Hear Bill T. Jones Discuss Creativity & Social Turmoil

When the news is filled with tragedy, turning to creative work can have a powerful effect on ourselves and our communities. This afternoon, the inimitable Bill T. Jones, a choreographer who is well known for his challenging dance pieces that tackle social issues head on, spoke on WNYC (New York City's local NPR station) with poet Claudia Rankine and journalist Rebecca Carroll to discuss the importance of creative expression in the midst of social unrest and violence.

They spoke candidly about gun violence in the U.S., the need to develop new ways to talk about racism and social justice, the role that the media plays in mediating the public's response and the place that art holds in the midst of it all. Overwhelmingly, the idea emerged that there is no single correct response to tragedy: it is important to simply respond, and to use art as a source of comfort and a place for dialogue. Jones had less air time than we might have wished, but when he did speak it was insightful, honest and arresting—much like his choreography. Read highlights of Jones' wise words below, and listen to the full conversation here.

There is no correct way to respond. Jones pointed out that as artists, and as people, there isn't a "real right or wrong" when it comes to reacting to tragedy. He went on to question the notion of universal truth, offering instead the idea that truth is subjective and based on our individual perception.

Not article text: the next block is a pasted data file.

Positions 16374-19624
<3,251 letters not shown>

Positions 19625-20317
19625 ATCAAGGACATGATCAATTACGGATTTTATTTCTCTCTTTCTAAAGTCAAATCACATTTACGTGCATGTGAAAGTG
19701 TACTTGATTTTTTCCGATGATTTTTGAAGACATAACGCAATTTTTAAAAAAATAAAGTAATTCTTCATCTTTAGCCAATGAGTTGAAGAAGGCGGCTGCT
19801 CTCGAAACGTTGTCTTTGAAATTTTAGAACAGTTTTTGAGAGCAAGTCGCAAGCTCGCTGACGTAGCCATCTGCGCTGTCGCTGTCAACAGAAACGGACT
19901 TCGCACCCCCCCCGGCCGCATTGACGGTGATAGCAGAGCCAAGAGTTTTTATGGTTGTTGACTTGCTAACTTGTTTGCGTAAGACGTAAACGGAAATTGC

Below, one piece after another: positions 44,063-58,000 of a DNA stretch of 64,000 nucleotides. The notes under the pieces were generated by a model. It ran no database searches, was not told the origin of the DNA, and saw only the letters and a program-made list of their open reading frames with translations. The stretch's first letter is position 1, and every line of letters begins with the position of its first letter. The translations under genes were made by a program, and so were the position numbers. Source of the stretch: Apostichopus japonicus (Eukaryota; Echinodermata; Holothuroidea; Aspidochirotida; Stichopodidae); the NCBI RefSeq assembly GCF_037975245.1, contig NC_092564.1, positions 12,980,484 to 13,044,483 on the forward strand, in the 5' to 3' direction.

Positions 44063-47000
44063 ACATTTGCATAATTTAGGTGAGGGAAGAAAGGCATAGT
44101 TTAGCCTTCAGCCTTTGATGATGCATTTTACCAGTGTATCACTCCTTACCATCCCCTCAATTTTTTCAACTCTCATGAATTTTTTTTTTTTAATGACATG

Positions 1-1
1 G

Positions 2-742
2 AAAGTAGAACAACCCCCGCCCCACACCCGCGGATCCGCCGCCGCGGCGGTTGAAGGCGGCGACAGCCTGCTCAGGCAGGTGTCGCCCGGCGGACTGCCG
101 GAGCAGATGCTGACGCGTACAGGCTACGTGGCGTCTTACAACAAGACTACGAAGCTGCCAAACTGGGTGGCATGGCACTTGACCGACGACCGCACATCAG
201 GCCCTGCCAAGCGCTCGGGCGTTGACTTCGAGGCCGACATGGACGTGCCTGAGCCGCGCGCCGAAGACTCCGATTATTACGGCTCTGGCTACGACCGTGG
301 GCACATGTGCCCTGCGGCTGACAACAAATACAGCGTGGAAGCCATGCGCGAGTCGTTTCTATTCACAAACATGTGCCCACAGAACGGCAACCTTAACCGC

Art-making is crucial to discussing difficult issues. Rankine observed that art can lend nuance to complex conversations when normal dialogue fails. Jones agreed, noting the struggle between the artist as someone who engages in public performance and as a human being trying to understand and express the effect that the outside world has on the inner psyche.

"I wish I could be in some place where people can sing together." Jones expressed his desire for the grieving to discover what it means to sing together. He spontaneously sang a snippet of "I Shall Not Be Moved" on air, saying he heard his mother's voice in it and was finding comfort there.

On his current project, Analogy 1, 2, & 3: The first "analogy" is about his mother-in-law, a Holocaust survivor; the second, his nephew; the third is semi-fictitious but deals with buried trauma. Though Jones allows that there are moments in the works where the thematic links may be visually unclear, that was not the most important thing to him: "Can you hear my heart in it? Can you hear that, at a time when I could have escaped to abstraction, this work is trying to grapple publicly with, I don't know, but I think I can do this. That's what art-making is for me. That's what conversation is for me."

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Lisabi Fridell, courtesy Music Box Films

Rejected by Its Home Country, This Georgian Dance Film Has Become a Surprise Hit

Director Levan Akin's new movie may have been rejected by the country where it was filmed, but elsewhere in the world, moviegoers are embracing the film a like traditional Georgian dancer, arms raised and elbows bent in an enthusiastic display of bravado.

And Then We Danced opens in nine more North American markets this weekend, on the heels of successful openings in New York, Chicago and other cities, and a slew of festival screenings around the globe.

Just not in Georgia, the native country of Akin's grandparents, where he filmed his low-budget surprise-hit dance film.

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